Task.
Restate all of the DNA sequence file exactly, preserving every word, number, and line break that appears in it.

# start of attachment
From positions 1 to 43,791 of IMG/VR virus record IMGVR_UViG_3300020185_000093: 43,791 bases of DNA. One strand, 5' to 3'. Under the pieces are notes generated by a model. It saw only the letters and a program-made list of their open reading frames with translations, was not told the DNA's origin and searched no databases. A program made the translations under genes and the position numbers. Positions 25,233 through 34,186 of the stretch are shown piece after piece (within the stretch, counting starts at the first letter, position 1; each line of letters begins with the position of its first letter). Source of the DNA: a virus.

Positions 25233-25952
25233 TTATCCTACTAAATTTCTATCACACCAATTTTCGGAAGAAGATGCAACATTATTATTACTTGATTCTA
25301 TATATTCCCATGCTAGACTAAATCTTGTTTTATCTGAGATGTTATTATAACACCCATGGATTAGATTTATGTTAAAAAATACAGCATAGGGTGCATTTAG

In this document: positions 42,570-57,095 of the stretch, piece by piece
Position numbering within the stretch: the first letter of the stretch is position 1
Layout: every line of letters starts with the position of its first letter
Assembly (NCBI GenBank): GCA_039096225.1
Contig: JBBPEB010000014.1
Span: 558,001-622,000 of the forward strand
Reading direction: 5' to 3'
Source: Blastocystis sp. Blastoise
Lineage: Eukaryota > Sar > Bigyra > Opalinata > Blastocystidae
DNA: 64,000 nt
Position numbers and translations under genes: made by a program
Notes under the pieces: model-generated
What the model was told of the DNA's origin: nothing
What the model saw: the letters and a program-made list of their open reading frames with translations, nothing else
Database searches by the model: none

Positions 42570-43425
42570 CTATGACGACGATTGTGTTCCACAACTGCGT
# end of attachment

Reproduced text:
From positions 1 to 43,791 of IMG/VR virus record IMGVR_UViG_3300020185_000093: 43,791 bases of DNA. One strand, 5' to 3'. Under the pieces are notes generated by a model. It saw only the letters and a program-made list of their open reading frames with translations, was not told the DNA's origin and searched no databases. A program made the translations under genes and the position numbers. Positions 25,233 through 34,186 of the stretch are shown piece after piece (within the stretch, counting starts at the first letter, position 1; each line of letters begins with the position of its first letter). Source of the DNA: a virus.

Positions 25233-25952
25233 TTATCCTACTAAATTTCTATCACACCAATTTTCGGAAGAAGATGCAACATTATTATTACTTGATTCTA
25301 TATATTCCCATGCTAGACTAAATCTTGTTTTATCTGAGATGTTATTATAACACCCATGGATTAGATTTATGTTAAAAAATACAGCATAGGGTGCATTTAG

In this document: positions 42,570-57,095 of the stretch, piece by piece
Position numbering within the stretch: the first letter of the stretch is position 1
Layout: every line of letters starts with the position of its first letter
Assembly (NCBI GenBank): GCA_039096225.1
Contig: JBBPEB010000014.1
Span: 558,001-622,000 of the forward strand
Reading direction: 5' to 3'
Source: Blastocystis sp. Blastoise
Lineage: Eukaryota > Sar > Bigyra > Opalinata > Blastocystidae
DNA: 64,000 nt
Position numbers and translations under genes: made by a program
Notes under the pieces: model-generated
What the model was told of the DNA's origin: nothing
What the model saw: the letters and a program-made list of their open reading frames with translations, nothing else
Database searches by the model: none

Positions 42570-43425
42570 CTATGACGACGATTGTGTTCCACAACTGCGT